But while the article thus cannot be taken as an official FARC response to the French medical mission or to President Sarkozy’s urgent calls this week for Betancourt’s release, the 2,644 word message does contain newsworthy aspects.

It is the first time that members of the insurgent group say there will be no more unilateral gestures on their part, after the release of six hostages in January and February -- which the FARC described as a show of goodwill for the mediating efforts of Venezuelan President Hugo Chávez and Colombian opposition Senator Piedad Córdoba -- and Colombia’s Mar. 1 bombing raid on the camp of FARC international negotiator "Raúl Reyes" in Ecuadorean territory.

That places the FARC in a difficult position: if they are indeed determined to hold on to their strongest bargaining chip, Betancourt, to the very end, they stand to lose much more as a result of her death than a chance to negotiate a hostage-prisoner swap with the government.

Given that Reyes, and shortly afterwards another member of the FARC secretariat, Iván Ríos, were killed while the rebel group was holding talks on the hostage issue with emissaries from several European and Latin American countries, it is clear that "we are right to demand increasing safeguards and guarantees when any kind of meeting is involved," says the article by Granda and Santrich.

"We will undoubtedly become more exacting, and we will only trust our own guarantees. There will be no government-guerrilla meeting, for example, without the existence of a demilitarised zone," they add, referring to one of the FARC’s key demands for talks: the withdrawal of the army from a large area in southwestern Colombia.

The article also includes a paragraph that takes an unusually harsh tone towards the hostages: "All of the captives are responsible for fuelling the war, from Ingrid on. And we should clarify that none of them are in worse conditions than Simón Trinidad or Sonia (FARC guerrillas who were extradited to the United States, where they are in prison), or than many of the political activists and community leaders who have been imprisoned even though they are not guerrillas."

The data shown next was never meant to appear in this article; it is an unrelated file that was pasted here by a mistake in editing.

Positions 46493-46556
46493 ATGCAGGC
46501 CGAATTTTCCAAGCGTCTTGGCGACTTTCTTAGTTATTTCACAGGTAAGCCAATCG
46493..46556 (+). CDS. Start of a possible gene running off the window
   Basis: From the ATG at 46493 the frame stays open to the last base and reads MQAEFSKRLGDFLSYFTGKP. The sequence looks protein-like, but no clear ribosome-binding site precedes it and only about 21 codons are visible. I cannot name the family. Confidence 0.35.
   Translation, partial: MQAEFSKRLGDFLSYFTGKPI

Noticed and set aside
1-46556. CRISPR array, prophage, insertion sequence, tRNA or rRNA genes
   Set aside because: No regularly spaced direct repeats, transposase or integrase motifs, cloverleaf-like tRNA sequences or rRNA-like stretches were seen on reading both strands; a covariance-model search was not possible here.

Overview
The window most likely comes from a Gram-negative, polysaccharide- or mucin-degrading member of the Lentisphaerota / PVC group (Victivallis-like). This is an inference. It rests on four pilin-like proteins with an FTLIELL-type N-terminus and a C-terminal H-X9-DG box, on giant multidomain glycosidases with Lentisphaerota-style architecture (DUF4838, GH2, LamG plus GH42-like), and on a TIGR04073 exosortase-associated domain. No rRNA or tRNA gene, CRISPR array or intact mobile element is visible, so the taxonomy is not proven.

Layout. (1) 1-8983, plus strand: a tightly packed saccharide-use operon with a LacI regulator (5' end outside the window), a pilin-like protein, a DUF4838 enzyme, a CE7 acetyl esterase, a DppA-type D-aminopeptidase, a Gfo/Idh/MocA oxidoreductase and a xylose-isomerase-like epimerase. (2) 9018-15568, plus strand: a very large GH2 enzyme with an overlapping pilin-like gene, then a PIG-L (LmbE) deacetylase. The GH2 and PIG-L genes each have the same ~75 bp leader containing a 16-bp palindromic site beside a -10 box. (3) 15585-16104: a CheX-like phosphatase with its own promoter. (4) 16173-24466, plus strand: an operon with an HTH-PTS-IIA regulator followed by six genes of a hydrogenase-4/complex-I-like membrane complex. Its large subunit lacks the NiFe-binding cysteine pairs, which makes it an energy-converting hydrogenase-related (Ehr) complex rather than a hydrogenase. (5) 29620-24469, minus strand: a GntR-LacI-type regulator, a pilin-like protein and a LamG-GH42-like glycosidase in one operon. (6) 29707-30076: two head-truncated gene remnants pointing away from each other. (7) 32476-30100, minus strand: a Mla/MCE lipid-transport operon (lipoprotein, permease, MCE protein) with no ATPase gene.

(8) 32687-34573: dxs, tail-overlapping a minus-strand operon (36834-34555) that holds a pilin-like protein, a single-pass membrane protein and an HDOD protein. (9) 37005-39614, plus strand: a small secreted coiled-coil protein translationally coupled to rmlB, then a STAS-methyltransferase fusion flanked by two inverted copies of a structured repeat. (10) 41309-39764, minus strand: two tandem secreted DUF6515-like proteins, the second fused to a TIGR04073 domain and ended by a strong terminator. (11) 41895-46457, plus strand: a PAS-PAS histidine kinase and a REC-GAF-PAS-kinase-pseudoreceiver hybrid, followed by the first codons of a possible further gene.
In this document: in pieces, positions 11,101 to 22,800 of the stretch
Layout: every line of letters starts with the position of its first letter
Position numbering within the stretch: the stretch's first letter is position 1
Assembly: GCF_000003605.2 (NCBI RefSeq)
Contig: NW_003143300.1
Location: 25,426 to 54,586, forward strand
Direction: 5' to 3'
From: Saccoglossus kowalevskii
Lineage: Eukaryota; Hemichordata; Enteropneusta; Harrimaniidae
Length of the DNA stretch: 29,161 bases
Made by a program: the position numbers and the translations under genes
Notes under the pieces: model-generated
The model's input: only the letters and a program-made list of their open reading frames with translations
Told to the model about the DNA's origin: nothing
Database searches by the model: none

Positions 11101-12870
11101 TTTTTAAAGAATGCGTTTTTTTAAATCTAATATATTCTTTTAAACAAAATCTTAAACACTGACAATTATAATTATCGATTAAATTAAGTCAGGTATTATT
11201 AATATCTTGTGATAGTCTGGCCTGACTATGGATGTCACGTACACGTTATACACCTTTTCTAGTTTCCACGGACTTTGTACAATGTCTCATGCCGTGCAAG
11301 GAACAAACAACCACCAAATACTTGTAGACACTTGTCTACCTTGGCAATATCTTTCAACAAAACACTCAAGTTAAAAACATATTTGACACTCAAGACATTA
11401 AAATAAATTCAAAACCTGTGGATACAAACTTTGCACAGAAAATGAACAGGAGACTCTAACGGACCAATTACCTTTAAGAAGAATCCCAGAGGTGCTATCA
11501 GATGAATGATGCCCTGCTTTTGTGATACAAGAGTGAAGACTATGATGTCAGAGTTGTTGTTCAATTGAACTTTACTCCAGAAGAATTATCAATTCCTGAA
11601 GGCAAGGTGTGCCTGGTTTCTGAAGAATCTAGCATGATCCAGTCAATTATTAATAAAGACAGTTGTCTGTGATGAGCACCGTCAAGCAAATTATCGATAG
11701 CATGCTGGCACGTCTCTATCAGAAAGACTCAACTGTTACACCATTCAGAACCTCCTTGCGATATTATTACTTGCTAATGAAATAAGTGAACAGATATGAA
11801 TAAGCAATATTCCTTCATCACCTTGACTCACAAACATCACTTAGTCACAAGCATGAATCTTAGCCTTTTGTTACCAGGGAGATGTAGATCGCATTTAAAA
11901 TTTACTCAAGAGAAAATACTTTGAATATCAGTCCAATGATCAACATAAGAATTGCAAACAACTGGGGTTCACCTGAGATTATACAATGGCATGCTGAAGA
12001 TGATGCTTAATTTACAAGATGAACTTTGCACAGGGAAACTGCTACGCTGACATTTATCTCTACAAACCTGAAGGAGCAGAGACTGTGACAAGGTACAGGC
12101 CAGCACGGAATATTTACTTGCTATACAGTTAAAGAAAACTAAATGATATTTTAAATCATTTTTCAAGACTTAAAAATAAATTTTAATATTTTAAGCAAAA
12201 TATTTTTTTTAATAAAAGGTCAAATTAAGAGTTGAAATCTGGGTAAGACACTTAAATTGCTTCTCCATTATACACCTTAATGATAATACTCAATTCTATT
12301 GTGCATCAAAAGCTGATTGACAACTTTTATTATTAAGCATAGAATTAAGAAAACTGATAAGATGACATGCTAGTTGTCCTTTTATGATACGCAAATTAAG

But this is not the first instance of sloppy or careless journalism committed in the last few months in coverage of the Colombian armed conflict.

For instance, the press in the region invented a series of relationships in the FARC, taking the alias of Reyes’ girlfriend, "Olga Marín", as her real name, and concluding that she was the daughter of FARC chief "Manuel Marulanda", whose real name is Pedro Antonio Marín.

According to that creative FARC family tree, "Olga Marín" was the sister of Luciano Marín, the real name of another member of the FARC secretariat, "Iván Márquez".

And during the tense episode when the region’s foreign ministers were meeting at Organisation of American States (OAS) headquarters in Washington to attempt to repair the unprecedented rupture of relations between Bogotá and Quito over Colombia’s incursion into Ecuadorean territory, the El Tiempo newspaper published a photo of the recently murdered Reyes alongside a man who was identified by the paper as Ecuadorean Interior Minister Gustavo Larrea.

A few hours after the Colombian government distributed copies of the photo among the delegations attending the OAS meeting, the secretary general of Argentina’s Communist Party, Patricio Echegaray, publicly stated that he was the man in the photo, which was taken while he conducted an interview with Reyes that had been published in several media outlets.

All of these blunders were easily avoidable with just a tiny bit of fact checking.